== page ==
Keeping a house of ill-fame (prostitution)
Information on the crime of keeping a house of prostitution, also known as keeping a house of ill repute, is found at California penal code section 315.
PC 315 Law (Abbr.)
PC 315: Every person who keeps a house of ill-fame in this state, resorted to for the purposes of prostitution or lewdness, or who willfully resides in such house, is guilty of a misdemeanor; and in all prosecutions for keeping or resorting to such a house common repute may be received as competent evidence of the character of the house, the purpose for which it is kept or used, and the character of the women inhabiting or resorting to it.
In California, it is illegal to keep or reside in a house of prostitution. A house of prostitution is also known as a house of ill fame, or ill repute. Information on the crime of keeping a house of prostitution or ill repute may be found at penal code section 315.
Prostitution is a crime in California and is defined as sexual services for compensation or other benefit (PC 647(b)).
A house, for purposes of the crime of keeping a house of prostitution, does not have to be an actual house. A house can be just about any building, such as a massage parlor, a strip club, or a motel (PC 315).
To keep a house of prostitution means to operate or manage a business where prostitutes are working, such as a brothel, strip club, or massage parlor. In some cases, a defendant can keep a house of prostitution while also working as a prostitute in the same house.
PC 315 Sentence & Punishment
Probation Sentence: A probation sentence is a period of supervision as opposed to an actual jail sentence. A probation sentence carries conditions of probation, or terms of probation, that must be followed by the probationer in order to avoid further punishment, including an actual jail sentence. A probation sentence for a PC 315 crime is called informal probation, which means that the defendant is not monitored or supervised by a probation officer during the probationary period. Probation setences are available in keeping a house of prostitution (PC 315) cases, but they are not guaranteed. Whether or not a defendant is granted a probation sentence after a PC 315 conviction depends largely on the facts of the case and the defendant's criminal history.
Note: It is possible to be ordered to serve a jail sentence as a term of probation, as opposed to being ordered to a jail sentence without a grant of probation. However, when a jail sentence is ordered as a term of probation the jail term is usually much shorter than the maximum jail sentence otherwise associated with the crime and the defendant may usually serve his or her jail sentence on work release or house arrest.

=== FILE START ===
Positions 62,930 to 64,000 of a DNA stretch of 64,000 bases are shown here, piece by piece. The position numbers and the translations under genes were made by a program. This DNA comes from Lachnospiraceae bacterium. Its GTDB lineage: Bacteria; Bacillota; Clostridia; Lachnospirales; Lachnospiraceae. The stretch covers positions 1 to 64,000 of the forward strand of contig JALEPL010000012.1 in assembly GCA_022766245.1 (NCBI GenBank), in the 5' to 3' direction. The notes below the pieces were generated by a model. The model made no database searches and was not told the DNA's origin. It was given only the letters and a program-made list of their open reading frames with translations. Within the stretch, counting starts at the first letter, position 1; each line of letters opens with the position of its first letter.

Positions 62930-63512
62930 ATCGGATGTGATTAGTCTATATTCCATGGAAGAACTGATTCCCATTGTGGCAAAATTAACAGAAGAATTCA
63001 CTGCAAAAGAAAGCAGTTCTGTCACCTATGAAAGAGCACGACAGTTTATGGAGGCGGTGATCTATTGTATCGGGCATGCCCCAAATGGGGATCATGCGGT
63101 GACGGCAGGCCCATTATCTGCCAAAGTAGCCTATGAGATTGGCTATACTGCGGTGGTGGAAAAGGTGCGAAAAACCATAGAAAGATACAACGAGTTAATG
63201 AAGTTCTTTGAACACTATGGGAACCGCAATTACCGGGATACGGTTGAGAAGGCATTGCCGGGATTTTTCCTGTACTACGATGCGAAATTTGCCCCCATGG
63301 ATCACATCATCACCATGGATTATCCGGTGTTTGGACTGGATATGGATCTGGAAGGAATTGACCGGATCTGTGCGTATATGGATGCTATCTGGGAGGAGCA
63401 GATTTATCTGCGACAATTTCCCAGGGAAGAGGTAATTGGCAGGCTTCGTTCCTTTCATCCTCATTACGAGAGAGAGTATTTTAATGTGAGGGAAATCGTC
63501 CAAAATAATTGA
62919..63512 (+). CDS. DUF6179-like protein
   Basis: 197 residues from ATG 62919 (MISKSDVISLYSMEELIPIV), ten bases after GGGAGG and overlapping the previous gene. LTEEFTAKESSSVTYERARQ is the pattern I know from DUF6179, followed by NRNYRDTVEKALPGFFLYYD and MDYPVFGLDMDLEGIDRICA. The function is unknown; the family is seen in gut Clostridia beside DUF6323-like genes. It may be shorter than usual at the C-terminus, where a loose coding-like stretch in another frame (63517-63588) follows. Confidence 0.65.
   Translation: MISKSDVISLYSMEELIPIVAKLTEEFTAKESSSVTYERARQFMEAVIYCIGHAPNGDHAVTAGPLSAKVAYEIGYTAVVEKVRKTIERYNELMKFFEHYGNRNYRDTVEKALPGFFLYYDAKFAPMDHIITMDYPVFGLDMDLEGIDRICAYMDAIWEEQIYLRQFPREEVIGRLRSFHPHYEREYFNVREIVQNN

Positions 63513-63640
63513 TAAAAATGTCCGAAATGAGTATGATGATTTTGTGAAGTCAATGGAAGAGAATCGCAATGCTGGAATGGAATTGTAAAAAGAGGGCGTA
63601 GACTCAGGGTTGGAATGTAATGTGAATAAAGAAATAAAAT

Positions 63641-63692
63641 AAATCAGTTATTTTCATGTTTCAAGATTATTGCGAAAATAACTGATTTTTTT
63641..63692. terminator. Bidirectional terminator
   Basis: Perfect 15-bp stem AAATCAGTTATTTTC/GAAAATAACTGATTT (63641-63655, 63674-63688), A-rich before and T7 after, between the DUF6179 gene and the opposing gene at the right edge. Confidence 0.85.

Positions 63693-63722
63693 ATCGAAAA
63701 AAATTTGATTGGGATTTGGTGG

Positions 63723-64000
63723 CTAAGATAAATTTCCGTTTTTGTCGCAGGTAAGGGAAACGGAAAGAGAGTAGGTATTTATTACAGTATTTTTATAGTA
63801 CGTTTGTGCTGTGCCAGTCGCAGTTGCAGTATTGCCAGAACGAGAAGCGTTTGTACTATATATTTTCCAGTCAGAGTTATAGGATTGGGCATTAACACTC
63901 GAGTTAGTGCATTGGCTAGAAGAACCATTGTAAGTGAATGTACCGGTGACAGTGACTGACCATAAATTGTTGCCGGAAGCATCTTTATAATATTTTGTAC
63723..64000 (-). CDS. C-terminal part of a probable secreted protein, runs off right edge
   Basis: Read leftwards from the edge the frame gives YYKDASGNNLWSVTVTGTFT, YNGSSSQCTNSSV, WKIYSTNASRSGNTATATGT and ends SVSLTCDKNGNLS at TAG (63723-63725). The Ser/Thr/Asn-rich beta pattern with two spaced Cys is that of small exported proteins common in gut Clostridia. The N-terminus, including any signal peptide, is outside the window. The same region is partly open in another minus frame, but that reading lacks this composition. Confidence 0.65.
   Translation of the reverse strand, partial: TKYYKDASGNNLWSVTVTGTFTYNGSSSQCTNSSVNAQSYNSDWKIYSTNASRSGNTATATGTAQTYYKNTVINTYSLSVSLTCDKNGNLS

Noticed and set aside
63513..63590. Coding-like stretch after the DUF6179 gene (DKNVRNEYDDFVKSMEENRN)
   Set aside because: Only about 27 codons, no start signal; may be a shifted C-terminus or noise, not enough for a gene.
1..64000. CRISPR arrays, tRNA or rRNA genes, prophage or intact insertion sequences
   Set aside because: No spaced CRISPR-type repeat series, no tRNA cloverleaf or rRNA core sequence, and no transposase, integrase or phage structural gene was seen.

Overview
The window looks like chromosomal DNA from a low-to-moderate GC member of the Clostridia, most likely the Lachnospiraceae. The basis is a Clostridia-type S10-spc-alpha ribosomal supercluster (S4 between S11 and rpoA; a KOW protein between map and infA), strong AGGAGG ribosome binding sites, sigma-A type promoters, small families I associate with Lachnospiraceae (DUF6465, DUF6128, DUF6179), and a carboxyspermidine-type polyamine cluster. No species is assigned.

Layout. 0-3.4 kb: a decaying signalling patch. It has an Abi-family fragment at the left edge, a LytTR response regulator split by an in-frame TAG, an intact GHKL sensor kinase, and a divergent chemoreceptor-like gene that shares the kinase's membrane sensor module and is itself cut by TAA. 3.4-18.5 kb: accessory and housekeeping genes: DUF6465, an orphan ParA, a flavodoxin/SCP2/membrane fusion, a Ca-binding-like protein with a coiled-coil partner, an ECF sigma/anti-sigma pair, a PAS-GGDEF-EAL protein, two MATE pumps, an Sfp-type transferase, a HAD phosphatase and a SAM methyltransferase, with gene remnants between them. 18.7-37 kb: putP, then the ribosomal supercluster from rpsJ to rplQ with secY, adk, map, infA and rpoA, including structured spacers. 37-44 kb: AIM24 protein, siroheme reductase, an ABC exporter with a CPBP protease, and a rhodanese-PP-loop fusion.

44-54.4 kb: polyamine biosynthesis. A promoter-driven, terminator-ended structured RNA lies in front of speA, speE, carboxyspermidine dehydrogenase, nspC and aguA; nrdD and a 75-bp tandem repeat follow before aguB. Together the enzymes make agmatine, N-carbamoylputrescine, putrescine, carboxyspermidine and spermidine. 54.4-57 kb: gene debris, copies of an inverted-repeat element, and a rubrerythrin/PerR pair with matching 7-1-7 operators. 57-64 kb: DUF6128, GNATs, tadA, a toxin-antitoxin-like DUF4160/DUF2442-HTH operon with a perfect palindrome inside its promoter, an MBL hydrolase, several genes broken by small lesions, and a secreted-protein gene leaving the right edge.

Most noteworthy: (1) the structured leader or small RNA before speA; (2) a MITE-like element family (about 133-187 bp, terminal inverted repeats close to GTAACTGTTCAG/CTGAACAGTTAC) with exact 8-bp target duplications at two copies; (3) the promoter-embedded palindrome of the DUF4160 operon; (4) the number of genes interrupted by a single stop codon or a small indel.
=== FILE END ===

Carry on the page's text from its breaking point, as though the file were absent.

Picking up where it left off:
Sex Offender Registration: If found guilty of keeping a house of prostitution (PC 315), the defendant will not ordinarily be required to register as a sex offender.
Caution: The judge may order the defendant to register as a sex offender in a prostitution case. This is a very unusual order in a PC 315 case but the law does exist to give the judge the power to make such an order (See PC 290.006).
Red light abatement law: California has a Red Light Abatement Law, which allows for special penalties against defendants upon any conviction of keeping a house of prostitutes. Penalties include: Injunction against conducting business in the establishment where the prostitution occurred and forced sale of the business by the government.
Jail: PC 315 is classified as a misdemeanor. If convicted of keeping a house of prostitution or ill fame the defendant may face up to 180 days in county jail. Probation with work release or electronic monitoring (house arrest) may be allowed in some cases.
Fines: The penalty fine for a first time conviction of PC 315, keeping a house of prostitution or ill fame, may be up to $1,000.00. This amount does not include any penalty associated with Red Light Abatement Law penalties.
Probation: If convicted of PC 315, keeping a house of prostitution or ill fame, the defendant may be placed on probation for up to three years. The probation is court probation, also known as summary or informal probation. Probation terms for PC 315 convictions usually include restraining orders among other penalties.
Massage Therapist License: If convicted of keeping a house of prostitution or ill fame, the defendant may lose his or her massage therapist license or business license (GC 51032 & CCR Title 16);
Immigration Consequences: If convicted of PC 315, keeping a house of prostitution or ill fame, a non-U.S. Citizen defendant could face possible loss of immigration status, including deportation from the United States, denial of re-entry to the U.S., loss of work visa, or loss of permanent residence status.
Professional License: If convicted of PC 315, keeping a house of prostitution or ill fame, the defendant will likely face a loss, suspension, or revocation of his or her professional or occupational license. This includes any professional license issued by a California Bar, Board, or Commission. (i.e. doctors, dentists, nurses, therapist, teachers, cosmetologists, etc.
In sum, if found guilty of keeping a house of prostitution or ill fame (ill repute) under PC 315 the government may take and sell the business that was used to support prostitution and the defendant may be made to pay the expense of any government takeover of the business.
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